The city of Rishikesh is in the foothills of the Himalayas, 240 km north of Delhi. It is on the Ganges River, surrounded on three sides by mountain ranges. Rishikesh is a pilgrim and spiritual centre that attracts both Hindu holy men and yoga and meditation enthusiasts from around the world. Most of this activity takes place outside Rishikesh itself, near the hanging bridge that crosses the Ganga about 5 km from the city. This section is small in size and very walkable.
The city is in the State of Uttarakhand, which is called “The Abode of Gods”. The two holiest rivers of Hindu mythology, the Ganga and Yamuna, originate in the mountains of the State. A sign on the banks of the river describes “Mother Ganga” as not only a river but as a “giver of life, carrying purity, bliss and liberation in her waters”. It also says that her waters “purify all who bathe in them, all who drink from them”.
I had been in the State before, to Haridwar, one of the seven sacred cities of India, and the hill station Mussoorie, the “Queen of the hills” at an elevation of 2000 metres. I had hired a car and driver from Delhi for three days and we only had time to stop at the bridge. But I knew that I’d return and have a closer look.
What I didn’t know when I arrived in February was that both alcohol and non-vegetarian food are forbidden (and I should have known that after being in Haridwar, which has a similar restriction) and that the International Yoga Festival was on. But I did find a “cold one” (contraband brought in from the town outside the restricted area) and a great vegetarian restaurant within an easy walk from where I was staying so there was no pain and I settled in for a few days.
It’s easy enough to travel to Rishikesh if you take a flight from Delhi to Dehra Dun and then a taxi from the airport for the 24 km ride to the town. The road is closed at night because of wild elephants (although I understand some convoys go through) so consider arriving and leaving during daylight hours.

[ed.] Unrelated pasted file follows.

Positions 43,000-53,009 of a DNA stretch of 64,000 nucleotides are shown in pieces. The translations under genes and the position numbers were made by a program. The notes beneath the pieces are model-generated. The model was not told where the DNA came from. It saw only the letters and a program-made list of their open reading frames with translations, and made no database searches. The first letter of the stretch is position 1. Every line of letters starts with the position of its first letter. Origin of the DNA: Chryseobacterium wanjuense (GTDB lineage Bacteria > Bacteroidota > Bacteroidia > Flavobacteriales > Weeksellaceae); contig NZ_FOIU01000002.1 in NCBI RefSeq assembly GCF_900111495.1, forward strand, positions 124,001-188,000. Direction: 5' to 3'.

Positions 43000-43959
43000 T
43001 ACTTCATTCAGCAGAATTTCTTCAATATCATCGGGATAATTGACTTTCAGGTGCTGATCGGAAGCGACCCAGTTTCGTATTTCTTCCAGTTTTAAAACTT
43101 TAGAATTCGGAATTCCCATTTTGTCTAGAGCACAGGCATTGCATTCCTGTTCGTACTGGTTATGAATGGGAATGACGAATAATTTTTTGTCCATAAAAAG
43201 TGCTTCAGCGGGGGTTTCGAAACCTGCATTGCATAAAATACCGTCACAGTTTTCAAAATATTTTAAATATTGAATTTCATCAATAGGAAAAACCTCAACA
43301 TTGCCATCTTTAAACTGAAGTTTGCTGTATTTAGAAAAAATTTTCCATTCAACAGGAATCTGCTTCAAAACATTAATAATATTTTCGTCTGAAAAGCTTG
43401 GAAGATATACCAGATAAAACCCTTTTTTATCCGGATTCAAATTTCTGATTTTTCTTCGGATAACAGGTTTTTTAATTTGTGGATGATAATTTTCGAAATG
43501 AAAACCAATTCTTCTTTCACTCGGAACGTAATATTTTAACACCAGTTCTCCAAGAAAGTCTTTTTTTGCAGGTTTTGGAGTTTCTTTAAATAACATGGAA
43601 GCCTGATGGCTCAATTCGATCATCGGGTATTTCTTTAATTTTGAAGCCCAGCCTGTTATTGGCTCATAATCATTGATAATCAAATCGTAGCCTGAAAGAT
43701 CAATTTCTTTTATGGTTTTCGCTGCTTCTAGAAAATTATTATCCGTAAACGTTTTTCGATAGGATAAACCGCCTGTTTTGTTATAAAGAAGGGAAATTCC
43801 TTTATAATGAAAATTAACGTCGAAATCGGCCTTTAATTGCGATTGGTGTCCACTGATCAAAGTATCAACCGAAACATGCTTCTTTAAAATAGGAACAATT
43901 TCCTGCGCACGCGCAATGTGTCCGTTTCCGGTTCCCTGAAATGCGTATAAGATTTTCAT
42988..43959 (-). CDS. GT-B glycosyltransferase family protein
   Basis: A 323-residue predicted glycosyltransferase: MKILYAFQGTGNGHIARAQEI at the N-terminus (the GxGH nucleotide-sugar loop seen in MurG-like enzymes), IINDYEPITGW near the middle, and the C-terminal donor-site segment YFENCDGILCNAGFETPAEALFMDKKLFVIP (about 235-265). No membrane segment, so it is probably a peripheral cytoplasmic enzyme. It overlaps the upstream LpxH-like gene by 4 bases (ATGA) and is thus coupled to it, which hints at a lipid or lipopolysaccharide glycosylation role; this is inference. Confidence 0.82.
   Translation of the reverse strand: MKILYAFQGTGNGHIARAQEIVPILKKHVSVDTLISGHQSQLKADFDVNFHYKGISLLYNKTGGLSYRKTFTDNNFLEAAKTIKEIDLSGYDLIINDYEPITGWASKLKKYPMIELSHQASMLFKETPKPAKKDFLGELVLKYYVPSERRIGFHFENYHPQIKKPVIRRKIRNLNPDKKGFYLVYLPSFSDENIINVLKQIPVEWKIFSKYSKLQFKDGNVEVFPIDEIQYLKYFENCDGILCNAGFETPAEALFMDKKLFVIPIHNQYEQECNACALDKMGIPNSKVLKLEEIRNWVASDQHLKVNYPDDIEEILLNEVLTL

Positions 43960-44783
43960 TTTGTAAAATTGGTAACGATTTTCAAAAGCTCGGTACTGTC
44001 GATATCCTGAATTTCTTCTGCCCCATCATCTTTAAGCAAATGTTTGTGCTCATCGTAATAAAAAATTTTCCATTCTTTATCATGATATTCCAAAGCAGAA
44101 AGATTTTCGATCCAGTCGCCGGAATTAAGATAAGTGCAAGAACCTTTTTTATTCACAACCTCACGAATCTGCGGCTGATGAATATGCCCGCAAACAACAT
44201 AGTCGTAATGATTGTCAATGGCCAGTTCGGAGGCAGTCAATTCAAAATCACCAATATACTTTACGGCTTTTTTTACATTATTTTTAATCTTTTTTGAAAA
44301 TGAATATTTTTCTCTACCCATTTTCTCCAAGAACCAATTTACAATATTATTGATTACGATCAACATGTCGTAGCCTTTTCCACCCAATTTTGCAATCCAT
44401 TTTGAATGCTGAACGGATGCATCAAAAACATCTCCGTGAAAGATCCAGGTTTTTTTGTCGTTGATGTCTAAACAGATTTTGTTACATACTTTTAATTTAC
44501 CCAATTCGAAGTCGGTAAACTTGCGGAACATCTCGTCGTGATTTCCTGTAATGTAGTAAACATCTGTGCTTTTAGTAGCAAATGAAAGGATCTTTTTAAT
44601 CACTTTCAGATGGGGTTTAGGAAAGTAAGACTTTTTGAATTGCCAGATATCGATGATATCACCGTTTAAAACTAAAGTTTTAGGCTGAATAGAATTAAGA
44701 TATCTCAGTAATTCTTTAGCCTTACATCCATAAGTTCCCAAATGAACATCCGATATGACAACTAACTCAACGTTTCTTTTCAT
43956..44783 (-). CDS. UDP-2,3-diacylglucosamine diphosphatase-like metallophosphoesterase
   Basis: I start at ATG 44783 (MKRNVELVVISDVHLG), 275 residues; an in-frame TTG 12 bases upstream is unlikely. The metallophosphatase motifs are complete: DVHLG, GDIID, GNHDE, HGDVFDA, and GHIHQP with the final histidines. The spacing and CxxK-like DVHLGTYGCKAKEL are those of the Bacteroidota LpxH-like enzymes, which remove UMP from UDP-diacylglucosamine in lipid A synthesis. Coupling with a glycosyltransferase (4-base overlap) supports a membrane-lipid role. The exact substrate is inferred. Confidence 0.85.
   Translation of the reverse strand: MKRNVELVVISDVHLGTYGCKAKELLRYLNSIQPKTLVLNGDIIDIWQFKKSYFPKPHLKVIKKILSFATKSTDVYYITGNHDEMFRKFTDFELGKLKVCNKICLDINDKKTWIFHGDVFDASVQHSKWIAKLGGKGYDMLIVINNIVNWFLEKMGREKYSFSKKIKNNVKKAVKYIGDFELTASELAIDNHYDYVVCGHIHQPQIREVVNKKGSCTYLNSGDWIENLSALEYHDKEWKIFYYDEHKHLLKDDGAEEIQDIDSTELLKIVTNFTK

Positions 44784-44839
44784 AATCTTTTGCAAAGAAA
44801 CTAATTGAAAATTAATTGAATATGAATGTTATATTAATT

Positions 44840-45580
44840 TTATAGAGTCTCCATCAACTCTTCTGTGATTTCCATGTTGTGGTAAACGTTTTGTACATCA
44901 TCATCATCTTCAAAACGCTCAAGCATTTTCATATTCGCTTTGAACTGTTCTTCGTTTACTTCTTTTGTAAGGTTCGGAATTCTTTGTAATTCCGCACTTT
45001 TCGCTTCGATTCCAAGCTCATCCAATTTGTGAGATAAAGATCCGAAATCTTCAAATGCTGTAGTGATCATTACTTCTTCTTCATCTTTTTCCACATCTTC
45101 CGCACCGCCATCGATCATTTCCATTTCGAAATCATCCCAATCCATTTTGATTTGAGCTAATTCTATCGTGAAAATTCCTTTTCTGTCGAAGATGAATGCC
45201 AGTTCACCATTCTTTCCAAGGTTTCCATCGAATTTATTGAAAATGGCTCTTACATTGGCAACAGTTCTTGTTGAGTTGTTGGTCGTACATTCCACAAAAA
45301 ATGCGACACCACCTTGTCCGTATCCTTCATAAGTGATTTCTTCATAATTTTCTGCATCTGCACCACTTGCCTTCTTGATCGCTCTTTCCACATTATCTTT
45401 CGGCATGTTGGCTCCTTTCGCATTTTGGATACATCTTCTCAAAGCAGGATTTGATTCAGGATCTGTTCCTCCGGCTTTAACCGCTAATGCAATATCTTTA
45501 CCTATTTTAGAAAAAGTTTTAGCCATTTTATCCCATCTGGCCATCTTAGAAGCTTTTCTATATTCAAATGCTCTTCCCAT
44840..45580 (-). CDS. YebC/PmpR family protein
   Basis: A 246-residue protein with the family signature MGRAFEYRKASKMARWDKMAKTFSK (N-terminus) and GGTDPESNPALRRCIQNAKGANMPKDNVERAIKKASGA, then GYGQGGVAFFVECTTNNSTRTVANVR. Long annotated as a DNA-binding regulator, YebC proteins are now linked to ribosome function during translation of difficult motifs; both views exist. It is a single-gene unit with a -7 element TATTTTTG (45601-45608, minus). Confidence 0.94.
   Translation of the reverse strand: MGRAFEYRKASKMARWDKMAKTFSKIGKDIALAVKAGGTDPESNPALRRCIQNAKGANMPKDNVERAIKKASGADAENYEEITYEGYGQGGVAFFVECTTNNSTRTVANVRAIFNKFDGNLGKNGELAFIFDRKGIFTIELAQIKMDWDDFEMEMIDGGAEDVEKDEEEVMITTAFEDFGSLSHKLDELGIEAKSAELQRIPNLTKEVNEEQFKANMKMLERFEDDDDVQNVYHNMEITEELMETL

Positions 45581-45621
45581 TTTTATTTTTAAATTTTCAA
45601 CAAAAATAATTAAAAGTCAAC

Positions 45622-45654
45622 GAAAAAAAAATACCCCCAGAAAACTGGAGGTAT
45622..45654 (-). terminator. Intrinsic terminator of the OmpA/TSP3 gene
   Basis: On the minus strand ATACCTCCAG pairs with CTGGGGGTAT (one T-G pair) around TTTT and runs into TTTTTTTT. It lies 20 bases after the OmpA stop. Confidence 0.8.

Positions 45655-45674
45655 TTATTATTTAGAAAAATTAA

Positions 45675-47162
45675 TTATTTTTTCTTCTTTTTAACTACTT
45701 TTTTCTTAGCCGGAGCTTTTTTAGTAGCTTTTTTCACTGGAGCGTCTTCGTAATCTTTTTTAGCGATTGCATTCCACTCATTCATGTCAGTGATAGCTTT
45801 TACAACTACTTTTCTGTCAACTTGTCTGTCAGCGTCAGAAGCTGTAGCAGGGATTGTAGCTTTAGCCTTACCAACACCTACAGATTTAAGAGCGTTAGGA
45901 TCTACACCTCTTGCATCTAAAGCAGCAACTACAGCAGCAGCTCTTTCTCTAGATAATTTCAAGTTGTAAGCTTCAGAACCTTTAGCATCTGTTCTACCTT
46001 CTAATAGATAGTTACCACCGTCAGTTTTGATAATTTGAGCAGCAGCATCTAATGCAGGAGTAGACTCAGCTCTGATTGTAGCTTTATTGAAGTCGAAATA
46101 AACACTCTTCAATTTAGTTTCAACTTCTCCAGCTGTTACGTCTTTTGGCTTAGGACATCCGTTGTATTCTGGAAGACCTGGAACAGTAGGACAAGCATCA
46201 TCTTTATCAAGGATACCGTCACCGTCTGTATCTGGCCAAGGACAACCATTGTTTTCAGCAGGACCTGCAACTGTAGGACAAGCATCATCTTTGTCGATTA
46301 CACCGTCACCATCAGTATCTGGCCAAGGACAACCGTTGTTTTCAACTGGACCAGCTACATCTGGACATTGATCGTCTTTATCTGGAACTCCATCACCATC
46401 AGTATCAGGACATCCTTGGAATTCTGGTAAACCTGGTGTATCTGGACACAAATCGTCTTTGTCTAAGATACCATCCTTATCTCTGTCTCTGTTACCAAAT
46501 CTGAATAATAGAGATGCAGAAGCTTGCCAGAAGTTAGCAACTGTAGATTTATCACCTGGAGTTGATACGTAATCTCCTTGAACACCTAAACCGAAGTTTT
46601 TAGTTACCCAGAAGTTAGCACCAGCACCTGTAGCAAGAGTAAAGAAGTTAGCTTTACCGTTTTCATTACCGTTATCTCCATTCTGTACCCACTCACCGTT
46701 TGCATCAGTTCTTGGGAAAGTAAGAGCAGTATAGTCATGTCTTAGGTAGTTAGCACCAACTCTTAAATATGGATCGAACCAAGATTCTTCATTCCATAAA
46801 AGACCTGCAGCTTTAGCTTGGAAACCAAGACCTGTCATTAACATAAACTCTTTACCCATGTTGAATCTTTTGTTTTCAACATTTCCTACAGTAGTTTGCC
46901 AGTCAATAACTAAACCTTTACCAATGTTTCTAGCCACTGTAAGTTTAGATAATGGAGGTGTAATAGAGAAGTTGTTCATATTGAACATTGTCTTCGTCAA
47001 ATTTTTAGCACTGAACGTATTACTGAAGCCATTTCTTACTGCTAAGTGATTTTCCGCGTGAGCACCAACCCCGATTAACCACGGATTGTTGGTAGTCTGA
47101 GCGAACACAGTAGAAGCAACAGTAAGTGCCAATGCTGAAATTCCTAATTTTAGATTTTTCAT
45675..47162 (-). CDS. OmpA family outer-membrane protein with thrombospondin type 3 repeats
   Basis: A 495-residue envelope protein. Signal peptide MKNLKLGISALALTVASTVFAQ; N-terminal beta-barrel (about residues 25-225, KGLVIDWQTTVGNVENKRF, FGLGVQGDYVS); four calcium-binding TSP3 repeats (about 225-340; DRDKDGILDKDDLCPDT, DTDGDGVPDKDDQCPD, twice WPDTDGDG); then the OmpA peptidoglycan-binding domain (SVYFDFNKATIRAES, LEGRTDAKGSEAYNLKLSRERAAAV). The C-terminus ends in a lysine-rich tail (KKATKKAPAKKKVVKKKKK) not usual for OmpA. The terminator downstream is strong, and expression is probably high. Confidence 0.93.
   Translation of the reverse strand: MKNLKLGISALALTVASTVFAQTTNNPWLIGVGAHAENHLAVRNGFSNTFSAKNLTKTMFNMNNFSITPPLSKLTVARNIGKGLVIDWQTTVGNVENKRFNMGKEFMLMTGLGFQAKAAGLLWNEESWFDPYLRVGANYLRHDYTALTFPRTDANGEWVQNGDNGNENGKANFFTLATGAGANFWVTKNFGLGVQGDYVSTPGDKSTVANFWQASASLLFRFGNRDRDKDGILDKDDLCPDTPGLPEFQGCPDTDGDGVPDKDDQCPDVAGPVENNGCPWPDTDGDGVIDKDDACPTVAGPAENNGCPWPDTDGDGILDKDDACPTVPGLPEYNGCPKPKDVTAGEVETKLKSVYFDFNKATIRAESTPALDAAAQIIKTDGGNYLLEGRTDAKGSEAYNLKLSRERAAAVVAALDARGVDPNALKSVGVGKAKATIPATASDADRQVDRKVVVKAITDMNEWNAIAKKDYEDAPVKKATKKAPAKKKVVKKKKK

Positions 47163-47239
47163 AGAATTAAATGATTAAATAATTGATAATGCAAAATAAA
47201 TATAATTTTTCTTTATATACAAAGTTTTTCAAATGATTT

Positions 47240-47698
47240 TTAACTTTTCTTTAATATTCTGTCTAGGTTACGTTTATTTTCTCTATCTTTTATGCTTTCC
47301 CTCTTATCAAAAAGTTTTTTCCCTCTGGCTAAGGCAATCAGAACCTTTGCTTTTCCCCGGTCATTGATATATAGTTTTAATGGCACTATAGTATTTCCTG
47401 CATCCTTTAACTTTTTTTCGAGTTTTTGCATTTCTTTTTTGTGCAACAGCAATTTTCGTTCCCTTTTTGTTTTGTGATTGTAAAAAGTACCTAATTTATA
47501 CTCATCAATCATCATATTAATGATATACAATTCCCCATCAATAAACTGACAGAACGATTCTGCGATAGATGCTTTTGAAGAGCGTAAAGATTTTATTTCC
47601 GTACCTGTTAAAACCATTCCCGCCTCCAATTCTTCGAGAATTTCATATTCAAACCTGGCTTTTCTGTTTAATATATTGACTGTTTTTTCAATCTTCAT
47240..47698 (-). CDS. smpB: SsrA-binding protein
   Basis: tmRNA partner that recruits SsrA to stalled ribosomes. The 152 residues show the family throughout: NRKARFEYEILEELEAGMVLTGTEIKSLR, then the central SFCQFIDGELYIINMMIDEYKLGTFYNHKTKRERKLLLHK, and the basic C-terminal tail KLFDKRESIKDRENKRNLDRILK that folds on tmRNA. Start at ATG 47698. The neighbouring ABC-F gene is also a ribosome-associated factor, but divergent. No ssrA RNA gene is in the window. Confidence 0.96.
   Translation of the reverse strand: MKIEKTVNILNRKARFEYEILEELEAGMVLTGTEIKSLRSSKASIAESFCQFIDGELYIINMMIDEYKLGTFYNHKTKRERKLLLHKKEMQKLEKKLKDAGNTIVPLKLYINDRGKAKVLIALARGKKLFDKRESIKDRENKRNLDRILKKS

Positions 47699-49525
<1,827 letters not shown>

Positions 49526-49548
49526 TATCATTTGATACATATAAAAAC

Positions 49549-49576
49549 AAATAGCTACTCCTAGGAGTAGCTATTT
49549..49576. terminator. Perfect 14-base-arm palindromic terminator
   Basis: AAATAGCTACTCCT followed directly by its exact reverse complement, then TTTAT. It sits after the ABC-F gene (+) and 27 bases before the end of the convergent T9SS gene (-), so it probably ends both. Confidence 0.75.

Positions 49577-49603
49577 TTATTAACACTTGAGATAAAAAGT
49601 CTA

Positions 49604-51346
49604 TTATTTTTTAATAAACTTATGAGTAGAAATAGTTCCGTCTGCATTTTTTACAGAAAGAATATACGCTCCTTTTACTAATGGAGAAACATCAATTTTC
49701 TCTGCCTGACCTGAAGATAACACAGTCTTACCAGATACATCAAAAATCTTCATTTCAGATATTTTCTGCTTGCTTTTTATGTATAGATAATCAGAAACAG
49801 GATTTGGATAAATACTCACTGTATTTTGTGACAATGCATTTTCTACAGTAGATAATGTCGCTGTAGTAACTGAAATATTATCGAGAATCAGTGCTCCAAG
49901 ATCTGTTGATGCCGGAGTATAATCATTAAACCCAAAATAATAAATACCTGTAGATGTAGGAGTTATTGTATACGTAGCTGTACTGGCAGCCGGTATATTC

A steady stream of rather weary-looking pilgrims pass through the town because Rishikesh is the starting point of the Hindu pilgrimage to the sacred Char Dhams—Gangotri, Yamunotri, Kedarnath, and Badrinath. The pilgrims are in a sharp contrast to the fit-looking westerners who are there for the International Yoga Festival.
The rows of rooms with padlocks on their doors where pilgrims stay are stark in comparison to the rooms and beautiful grounds of the Parmarth Niketan Ashram that organizes the International Yoga Festival. The festival is held here every year from February 2-7 offering over 60 hours of yoga classes from world-class yoga teachers.
Each evening an Aati ceremony is held in front of the ashram at the sacred Triveni bathing ghat where the Ganga and the Yumuna rivers are believed to converge with the legendary Saraswati. I stayed just across the river from this ghat and admired the 13-stored Kailash Niketan Temple that is its background. There are other well-known structures such as Bharat Mandir, the oldest temple in Rishikesh and the one dedicated to Bharat, the brother of Lord Ram, and the Shivanand Ashram, the spiritual centre established by Swami Shivanand.
The whole area resonates with chanting that starts at 4:00am and goes on until dusk. Children roam the shoreline in front of my hotel, desperate to sell offerings to everyone passing by. I buy from one of them and am suddenly besieged by several children wanting me to make a group deal. I do, several candles are lit, and we all carry the small leaf boats to the river.
There is a good assortment of vegetarian café’s, stands of fruit and vegetables, lots of tuk-tuks to take you around. Small plastic vessels for collecting holy water are for sale everywhere. A small ferryboat is there to take me across the river for a very cheap price. There are bookstores offering everything from the practice of yoga to the secrets of life. You can take lessons about chanting, on understanding traditional Indian Mantra, on techniques to experience past lives. There’s vedic astrology and palmistry consultancy. There’s even white water rafting down this most holy of rivers, which while popular seems out of place.
The roving troops of monkeys have no fear and are rather annoying. If you walk along eating a banana it will quickly be snatched away. The balcony at my hotel is protected by metal so that the monkeys stay away; they don’t, they just hold on the other side of the barrier and star in at you. Metal barriers also restrict the free movement of cows and the streets are quite remarkably clean. If you travel around India you will probably think that Rishikesh is rather gentrified.
When I return I will stay in an ashram rather than a hotel for in the end I felt a little like one of those monkeys just looking in but not part of it.
By Sylvia Fanjoy
Photo credits Sylvia Fanjoy
© Riding the buses